"I reckon we can manage quicker than that," the Yankee said; and taking up one of the ducks, he cut off its head and pinions; in another minute he had roughly skinned it, and threw it to the German, who cut it up and put the pieces into the frying pan. A similar process was performed with the other ducks, a little pepper and salt shaken over them, and in a wonderfully short time the first batch was ready. All drew round and sat down on the grass; the tin plates were distributed but were only used by Mr. Hardy and his sons, the others simply taking the joints into their hands and cutting off pieces with their knives. The operation of skinning the fowls had not been pleasant to look at, and would at any other time have taken away the boys' appetites; but their long ride had made them too hungry to be particular. The result of this primitive cooking was pronounced to be excellent; and after drinking a mug of tea all felt ready for work.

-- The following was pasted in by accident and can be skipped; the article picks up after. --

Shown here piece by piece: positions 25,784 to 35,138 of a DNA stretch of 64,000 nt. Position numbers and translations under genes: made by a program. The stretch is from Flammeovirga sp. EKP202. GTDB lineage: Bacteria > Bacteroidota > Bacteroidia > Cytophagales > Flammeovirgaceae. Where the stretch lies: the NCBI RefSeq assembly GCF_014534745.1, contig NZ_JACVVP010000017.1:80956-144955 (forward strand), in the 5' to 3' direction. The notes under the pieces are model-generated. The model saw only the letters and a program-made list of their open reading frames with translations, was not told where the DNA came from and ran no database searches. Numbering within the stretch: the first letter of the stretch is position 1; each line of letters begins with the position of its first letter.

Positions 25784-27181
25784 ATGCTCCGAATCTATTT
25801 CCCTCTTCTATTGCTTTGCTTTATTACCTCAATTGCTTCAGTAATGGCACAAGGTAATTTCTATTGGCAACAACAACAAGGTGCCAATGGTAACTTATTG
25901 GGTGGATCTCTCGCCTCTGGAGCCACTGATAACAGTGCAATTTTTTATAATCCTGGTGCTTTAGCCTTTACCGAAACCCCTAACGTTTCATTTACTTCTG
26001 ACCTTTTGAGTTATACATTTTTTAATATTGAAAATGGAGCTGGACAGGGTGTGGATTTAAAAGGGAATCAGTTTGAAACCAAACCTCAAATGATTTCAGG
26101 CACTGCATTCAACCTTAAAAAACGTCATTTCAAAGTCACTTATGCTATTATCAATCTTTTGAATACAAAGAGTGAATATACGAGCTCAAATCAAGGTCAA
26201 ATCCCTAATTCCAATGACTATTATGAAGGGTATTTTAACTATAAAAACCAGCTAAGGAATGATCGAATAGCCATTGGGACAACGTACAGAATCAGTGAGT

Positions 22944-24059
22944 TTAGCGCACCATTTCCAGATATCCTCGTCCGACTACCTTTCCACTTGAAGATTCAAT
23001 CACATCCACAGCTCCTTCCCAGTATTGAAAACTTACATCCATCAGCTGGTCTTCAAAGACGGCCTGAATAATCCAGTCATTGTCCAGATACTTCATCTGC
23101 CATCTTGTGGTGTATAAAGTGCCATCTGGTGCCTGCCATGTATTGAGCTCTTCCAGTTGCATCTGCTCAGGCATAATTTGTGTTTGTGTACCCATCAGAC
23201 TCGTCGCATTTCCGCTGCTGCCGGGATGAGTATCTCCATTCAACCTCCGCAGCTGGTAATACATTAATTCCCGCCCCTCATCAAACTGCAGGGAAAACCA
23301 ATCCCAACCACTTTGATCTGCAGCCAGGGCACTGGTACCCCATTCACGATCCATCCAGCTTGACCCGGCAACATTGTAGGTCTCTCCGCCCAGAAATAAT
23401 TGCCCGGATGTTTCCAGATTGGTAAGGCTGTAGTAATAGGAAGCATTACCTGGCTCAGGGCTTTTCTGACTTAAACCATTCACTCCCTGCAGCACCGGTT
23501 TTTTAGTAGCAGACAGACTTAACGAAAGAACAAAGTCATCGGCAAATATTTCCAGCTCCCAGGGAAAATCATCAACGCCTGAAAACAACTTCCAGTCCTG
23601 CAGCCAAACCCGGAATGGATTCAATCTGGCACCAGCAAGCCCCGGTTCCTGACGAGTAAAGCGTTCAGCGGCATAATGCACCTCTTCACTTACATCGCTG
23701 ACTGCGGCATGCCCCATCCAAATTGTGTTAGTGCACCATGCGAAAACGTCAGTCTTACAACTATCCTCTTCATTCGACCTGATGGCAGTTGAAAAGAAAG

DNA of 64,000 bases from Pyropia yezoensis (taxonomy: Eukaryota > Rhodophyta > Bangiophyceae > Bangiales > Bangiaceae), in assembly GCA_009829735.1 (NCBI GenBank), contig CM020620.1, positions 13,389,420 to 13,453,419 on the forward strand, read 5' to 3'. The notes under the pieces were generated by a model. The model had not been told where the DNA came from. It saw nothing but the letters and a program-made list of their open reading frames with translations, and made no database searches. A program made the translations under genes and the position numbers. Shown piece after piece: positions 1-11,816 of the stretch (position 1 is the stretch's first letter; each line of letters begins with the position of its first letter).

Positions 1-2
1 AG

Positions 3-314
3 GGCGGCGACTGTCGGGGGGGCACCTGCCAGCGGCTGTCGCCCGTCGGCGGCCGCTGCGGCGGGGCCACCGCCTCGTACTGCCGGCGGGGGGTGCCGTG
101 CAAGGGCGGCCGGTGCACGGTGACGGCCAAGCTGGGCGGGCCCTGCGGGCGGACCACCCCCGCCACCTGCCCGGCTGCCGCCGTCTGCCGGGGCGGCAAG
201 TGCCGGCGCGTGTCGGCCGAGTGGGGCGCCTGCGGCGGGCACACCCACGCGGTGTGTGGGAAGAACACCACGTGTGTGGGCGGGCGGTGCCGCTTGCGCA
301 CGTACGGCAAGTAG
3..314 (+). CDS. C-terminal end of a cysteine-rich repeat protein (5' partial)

"What is to be done first, papa?"
"The first thing is to get these posts into the ground, and to get up a wire fence, so as to make an enclosure for the animals at night. We will put in five posts each side, at ten yards apart; that will take eighteen posts. With the others we can make a division to separate the sheep from the cattle. Unless we do this some of them may take it into their heads to start off in the night and return to their old home."